Expected Return V Required Return

I am trying to wrap my head around this…maybe schweser is confusing me…if the expected return is greater than the required return then the security is undervalued…and if the required return is greater than the expected return the security is over-valued…the SML essentially graphs the results of CAPM and therefore I would assume represents the required return? So by this logic if the SML line represents the required return and is below the expected return then it is under-valued…correct? So essentially where do we get the expected return from since CAPM gives us the required return and also why areas they used expected return and required interchangeably when talking about CAPM…MAGICIAN 2000 would easily destroy this question!!!

CAPM predicts that the expected return would be equal to the required return. The expected return is greater if a security is expected to earn above it’s cost of capital.

For example, two banks with the same exact risk and market cap, but one is expected to earn $1.20 EPS, while the other is expected to earn $1.40 EPS. The CAPM based on their betas (assume they have the exact same risk exposure), predicts that banks of that risk structure should give you $1.30 EPS over the next year. Therefore, one is above the SML, and the other is below it. Both will converge towards the SML given enough market time, and you will realize positive or negative alpha, in addition to their required returns.

Hope this makes sense.

not particularly but thanks for the response…convergence isnt guaranteed so from that point confused things for me…I think I understand in simple terms…the SML represents the required rate of return so if your expected return is greater then the security is undervalued because given the level of risk you are taking you should only be earning lets say 1.3 in your example but you are expected to earn 1.4.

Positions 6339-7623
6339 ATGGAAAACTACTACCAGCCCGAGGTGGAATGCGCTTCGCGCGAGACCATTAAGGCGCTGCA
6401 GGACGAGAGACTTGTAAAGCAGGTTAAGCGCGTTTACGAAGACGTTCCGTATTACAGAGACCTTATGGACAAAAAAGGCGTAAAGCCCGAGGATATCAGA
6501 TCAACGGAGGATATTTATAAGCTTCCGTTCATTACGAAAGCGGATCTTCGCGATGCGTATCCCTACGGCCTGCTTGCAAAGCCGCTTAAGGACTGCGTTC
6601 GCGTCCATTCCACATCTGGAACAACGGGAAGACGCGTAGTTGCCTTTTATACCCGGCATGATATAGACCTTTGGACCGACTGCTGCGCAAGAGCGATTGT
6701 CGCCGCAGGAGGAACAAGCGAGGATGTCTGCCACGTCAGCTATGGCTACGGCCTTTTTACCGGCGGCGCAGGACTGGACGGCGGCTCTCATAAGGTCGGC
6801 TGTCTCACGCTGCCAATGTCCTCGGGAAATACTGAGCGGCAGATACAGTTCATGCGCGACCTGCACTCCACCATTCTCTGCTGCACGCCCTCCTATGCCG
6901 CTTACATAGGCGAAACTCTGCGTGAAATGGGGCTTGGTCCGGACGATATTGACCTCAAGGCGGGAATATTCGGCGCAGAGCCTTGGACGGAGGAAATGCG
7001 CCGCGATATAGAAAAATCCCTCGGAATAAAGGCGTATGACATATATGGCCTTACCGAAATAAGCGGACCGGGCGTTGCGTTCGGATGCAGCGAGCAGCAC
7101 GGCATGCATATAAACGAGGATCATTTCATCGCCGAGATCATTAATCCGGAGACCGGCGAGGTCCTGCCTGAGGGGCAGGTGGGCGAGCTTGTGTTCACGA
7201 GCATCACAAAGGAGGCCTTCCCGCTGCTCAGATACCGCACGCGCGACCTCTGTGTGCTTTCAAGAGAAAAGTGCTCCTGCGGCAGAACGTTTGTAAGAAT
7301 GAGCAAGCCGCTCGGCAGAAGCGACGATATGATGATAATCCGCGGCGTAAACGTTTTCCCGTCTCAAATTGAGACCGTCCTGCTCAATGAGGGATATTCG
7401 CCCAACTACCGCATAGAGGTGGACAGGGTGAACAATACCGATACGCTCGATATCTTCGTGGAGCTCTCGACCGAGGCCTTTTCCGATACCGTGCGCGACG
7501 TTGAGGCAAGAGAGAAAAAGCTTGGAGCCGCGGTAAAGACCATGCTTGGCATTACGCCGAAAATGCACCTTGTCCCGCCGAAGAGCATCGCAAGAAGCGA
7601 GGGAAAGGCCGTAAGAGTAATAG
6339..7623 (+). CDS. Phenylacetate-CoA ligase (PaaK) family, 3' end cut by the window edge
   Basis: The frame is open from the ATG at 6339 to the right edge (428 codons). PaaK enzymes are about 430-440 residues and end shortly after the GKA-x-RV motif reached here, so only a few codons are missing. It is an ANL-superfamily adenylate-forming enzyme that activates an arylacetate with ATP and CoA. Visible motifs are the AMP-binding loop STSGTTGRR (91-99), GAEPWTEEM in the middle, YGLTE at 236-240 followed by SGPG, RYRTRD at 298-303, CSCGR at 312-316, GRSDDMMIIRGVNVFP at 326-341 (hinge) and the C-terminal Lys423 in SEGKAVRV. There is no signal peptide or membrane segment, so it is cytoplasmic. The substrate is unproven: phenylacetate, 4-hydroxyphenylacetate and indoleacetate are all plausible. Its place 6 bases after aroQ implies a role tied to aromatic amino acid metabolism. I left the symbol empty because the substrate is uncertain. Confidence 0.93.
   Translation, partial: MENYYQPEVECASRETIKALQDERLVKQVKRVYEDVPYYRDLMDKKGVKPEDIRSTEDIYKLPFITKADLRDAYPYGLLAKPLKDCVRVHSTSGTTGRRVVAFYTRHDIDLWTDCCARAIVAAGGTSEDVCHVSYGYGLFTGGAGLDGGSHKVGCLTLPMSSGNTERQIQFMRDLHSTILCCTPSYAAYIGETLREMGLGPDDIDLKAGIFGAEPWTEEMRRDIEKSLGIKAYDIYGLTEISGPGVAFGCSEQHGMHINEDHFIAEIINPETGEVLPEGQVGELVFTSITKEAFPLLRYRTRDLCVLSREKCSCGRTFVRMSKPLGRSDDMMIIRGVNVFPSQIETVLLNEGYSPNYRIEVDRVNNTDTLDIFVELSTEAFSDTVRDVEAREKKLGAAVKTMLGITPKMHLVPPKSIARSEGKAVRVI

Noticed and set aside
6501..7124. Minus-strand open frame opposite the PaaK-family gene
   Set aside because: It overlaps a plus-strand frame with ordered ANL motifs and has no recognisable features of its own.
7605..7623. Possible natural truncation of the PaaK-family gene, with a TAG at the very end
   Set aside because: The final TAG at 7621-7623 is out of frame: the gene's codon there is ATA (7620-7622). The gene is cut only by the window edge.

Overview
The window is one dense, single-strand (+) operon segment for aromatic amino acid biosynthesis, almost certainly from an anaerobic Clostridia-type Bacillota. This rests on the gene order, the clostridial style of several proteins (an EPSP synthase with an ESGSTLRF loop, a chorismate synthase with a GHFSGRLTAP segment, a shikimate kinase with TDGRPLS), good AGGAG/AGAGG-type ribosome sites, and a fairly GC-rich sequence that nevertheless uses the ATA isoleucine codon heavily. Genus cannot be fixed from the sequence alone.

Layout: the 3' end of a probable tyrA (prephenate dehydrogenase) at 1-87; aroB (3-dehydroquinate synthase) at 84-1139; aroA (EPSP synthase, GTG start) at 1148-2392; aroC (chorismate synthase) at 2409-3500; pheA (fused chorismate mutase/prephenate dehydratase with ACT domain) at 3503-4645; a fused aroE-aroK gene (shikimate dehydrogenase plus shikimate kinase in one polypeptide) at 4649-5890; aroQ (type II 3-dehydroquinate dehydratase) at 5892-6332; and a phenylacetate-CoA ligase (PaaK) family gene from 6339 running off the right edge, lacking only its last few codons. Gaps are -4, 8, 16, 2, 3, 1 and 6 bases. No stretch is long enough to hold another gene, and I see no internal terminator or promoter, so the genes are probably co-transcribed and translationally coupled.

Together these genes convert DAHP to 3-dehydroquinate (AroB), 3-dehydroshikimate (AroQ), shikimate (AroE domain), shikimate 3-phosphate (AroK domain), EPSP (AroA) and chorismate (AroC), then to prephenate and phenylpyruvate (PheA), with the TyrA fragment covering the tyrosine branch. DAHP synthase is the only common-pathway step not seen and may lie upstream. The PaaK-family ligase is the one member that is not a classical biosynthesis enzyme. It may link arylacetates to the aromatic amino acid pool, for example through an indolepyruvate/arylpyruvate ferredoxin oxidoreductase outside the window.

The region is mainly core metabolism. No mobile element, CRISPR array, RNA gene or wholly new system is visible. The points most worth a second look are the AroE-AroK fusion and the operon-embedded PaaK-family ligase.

Look at this scope:

The price you pay for a security is the cost of the right to receive its future cash flows (dividends), ok?

So the price here will generate a determined rate of return. If the price goes up, the return will go down, and viceversa.

Knowing how the price moves when returns move (after SML and CAPM analysis) gives you the answer to know if the security is undervalued or overvalued.

Example: If the CAPM model say that the required rate of return of Samsung Inc. is 12% and it is actually returning 15%, is it undervalued or overvalued? In this case would be undervalued right?, because if the actual return is higher than the model prediction, so the price MUST be lower in order to generate those elevated returns, so it is undervalued.

I think this is a nice way to at least not confuse with the conclusion and have a correct answer for the exam.

If the security is undervalued (or overvalued), then the only way to realize that excess return or loss, is a convergence towards its SML.

If a stock is undervalued because it is expected to earn FCFE higher than it’s COE (for example), then you will only realize that excess return if the market pulls the secuirty price back in line with your expected returns on equity. If the market decides that it’s fairly valued, and the stock never pays a dividend, then you will never realize a return over the currently required according to its CAPM price. Does that make more sense?

Think of it this way: The required return will be determined from the current stock price, if you think about the gordon growth model. The expected return will be derived from some intrinsic value (estimated PV FCF model, etc). If the estimated intrinsic value is greater than the current stock price, your current price security is undervalued and you should buy it because you expect the price to reach the intrinsic value. The intrinsic value is what you “expect” the price to be. if you expect it to be greater then the current price (which gives you a required return), your expected return must be greater than your required return and thus must mean your security is undervalued.